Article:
Analysis of Autonomic Control

The autonomic system is the part of the nervous system that we cannot control ourselves. It consists of two main parts - the sympathtic and the parasympa-thetic branches. Most tests of the function of the autonomic nervous system take advantage of the fairly easy access to continuous signals of blood pressure and heart rate. Thus almost all test involves these signals and the intactness of both branches of the autonomic nervous sytem is inferred from such recordings.

The more cumbersome tests of autonomic nevous activity outside the cardiovascular system include among others muscle sympathetic nerve activity, quantitative sweat test, and catecholamine turn-over.

Subjective symptoms of dysfunction in the autonomic nervous system can be quatified through the use of a standardized questionnaire (COMPASS 31)

Active Stand Test

Active stand test or orthostatic blood pressure measurement is a test using positional change from supine to standing to study the ability of the autonomic nervous system to regulate heart rate and blood pressure in response to gravitational changes in the distribution og blood volume.

There is no preparation for the study. During the actual examination, you are placed an a tilt table and connected to a computer by way of three electrodes on the chest and abdomen, a blood pressure cuff on the upper arm, and two small blood pressure cuffs on the 2. and 3. finger, respectively. In this way, we can record ECG, heart rate, blood pressure and breathing continuously throughout the study.

After resting for 10 minutes in the supine position, you will be asked to stand up from the tilt table and remain standing for 5 minutes, after which you lreturn to the resting supine position for another 5 minutes.

Valsalva Maneuvre

The Valsalva maneuvre is used to measure the ability of the autonomic nervous system to compensated for a short term reduction in the filling of the heart.

The test is performed in the sitting position on a tilt table and you will be connected to a computer by way of three electrodes on the chest and abdomen, a blood pressure cuff on the upper arm, and two small blood pressure cuffs on the 2. and 3. finger, respectively. In this way, we can record ECG, heart rate, blood pressure and breathing continuously throughout the test.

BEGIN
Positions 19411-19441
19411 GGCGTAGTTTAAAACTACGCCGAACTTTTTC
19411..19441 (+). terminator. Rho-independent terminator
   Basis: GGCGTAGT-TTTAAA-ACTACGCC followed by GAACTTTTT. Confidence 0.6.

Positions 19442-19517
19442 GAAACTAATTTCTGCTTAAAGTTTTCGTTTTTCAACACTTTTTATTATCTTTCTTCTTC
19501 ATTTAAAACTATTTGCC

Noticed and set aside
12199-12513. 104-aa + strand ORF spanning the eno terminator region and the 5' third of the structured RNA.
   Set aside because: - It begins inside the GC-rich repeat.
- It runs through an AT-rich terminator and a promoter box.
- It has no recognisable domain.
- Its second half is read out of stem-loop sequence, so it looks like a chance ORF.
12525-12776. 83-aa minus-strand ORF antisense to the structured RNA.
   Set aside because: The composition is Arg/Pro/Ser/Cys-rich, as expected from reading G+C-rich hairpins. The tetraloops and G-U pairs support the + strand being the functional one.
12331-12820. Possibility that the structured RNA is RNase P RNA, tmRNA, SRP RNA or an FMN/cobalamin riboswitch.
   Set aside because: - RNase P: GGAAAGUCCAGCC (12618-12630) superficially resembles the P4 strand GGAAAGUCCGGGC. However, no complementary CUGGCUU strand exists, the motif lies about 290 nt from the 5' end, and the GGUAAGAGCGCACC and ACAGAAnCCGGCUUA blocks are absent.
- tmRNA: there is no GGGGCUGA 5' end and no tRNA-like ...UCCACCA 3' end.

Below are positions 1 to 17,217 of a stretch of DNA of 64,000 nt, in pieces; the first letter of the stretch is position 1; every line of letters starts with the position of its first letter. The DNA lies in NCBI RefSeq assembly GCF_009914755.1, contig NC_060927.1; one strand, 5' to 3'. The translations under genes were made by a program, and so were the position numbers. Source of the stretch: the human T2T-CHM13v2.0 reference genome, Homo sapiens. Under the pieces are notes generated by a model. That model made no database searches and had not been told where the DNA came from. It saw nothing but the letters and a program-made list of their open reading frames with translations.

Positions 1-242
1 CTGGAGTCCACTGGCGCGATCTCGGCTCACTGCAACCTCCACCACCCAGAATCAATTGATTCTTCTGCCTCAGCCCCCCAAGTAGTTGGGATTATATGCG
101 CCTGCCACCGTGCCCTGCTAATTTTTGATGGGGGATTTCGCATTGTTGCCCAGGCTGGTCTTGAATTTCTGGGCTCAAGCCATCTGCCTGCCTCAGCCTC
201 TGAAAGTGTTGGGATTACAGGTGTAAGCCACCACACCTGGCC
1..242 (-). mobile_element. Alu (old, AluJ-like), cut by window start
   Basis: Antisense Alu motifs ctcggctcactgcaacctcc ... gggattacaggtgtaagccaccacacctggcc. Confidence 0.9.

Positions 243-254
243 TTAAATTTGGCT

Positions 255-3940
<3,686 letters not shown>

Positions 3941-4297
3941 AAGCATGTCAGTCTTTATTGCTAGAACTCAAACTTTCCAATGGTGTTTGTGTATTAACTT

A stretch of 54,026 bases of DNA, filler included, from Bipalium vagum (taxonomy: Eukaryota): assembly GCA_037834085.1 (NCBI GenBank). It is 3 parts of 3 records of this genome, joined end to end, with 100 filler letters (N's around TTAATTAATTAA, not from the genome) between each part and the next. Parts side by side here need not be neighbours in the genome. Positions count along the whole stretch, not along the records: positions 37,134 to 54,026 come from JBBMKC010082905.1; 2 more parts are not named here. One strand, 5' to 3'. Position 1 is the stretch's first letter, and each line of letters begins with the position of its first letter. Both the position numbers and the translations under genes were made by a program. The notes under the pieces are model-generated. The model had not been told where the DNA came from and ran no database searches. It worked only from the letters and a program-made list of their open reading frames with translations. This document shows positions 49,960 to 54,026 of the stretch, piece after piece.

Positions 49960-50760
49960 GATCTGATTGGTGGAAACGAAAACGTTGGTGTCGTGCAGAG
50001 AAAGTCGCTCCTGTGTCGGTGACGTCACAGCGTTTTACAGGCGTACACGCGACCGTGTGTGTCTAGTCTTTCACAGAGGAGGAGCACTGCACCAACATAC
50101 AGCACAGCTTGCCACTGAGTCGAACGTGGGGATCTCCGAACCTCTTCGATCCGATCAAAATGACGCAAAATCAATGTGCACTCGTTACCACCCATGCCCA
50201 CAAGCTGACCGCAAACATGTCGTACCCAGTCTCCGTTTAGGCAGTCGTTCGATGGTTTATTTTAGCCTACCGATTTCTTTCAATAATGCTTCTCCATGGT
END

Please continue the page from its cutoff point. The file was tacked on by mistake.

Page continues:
You will be asked to take a deep breath and the exhale in a connector creating a pressure of 40 mmHg - much like inflating a tight balloon.

The procedure is usually an integrated part og the active stand test and should be repeated twice with a 2-minute interval.

Deep Breathing

The deep breathing test analyses the coordination between respiration and heart rate level. This coordination is relayed through the parasympathetic part of the autonomic nervous system. Using slow respiration (6 breath per minute) gives the maximal response of this reflex.

During the actual examination, you are sitting on a tilt table and connected to a computer by way of three electrodes on the chest and abdomen. In this way, we can record ECG, heart rate, and breathing continuously throughout the study.

Sitting on the tilt table you will be asked to breath in deeply over 5 sec and exhale over 5 sec and to repeat this pattern for 2 minutes.

Isometric Handgrip

Isometric handgrip test serves three purposes. The first is to test your maximal voluntary stregth in the forearm muscles. The second is to test your endurance at 25 per cent of your maximum. The third is to monitor your heart rate and blood pressure response during the endurance.

We use the hangrip test to limit the muscle groups involved and thus to avoid post exertional malaise. The handgrip test is a classical test of the nervous systems response to muscular contraction.

ECG and blood prssure will be recorded as depicted in the other tests.

Active stand test

Both figures show heart rate (upper part - in red) and blood pressure (blue). The normal response (left panel) is a brief fall in blood pressure compensated by a transient increase in heart rate.

In POTS (right panel), heart rate remains at a high level throughout standing accompanied by strong oscillations in both heart rate and blood pressure. POTS is defined as an increase in heart rate of more than 30 beats per minute from supine to standing (40 for those under the age of 18 years). POTS is also characterised by the strong oscillations in heart rate and blood pressure.


Deep Breathing and Valsalva Maneuvre

The left panel shows heart rate (red) in response to deep breathing at a slow pace respiration. During inspiration heart rate increases and falls during expiration in response to reflex acitivty in the autonomic nervous system.

The right panel shows heart rate (red) and blood pressure in response to expiration against a resistance (begining at the first arrow). Lung pressure is elevated causing resistance to the blood returning to the heart. Thsi leads to a fall in blood pressure compensated by increases in heat rate and contraction of peripheral vessels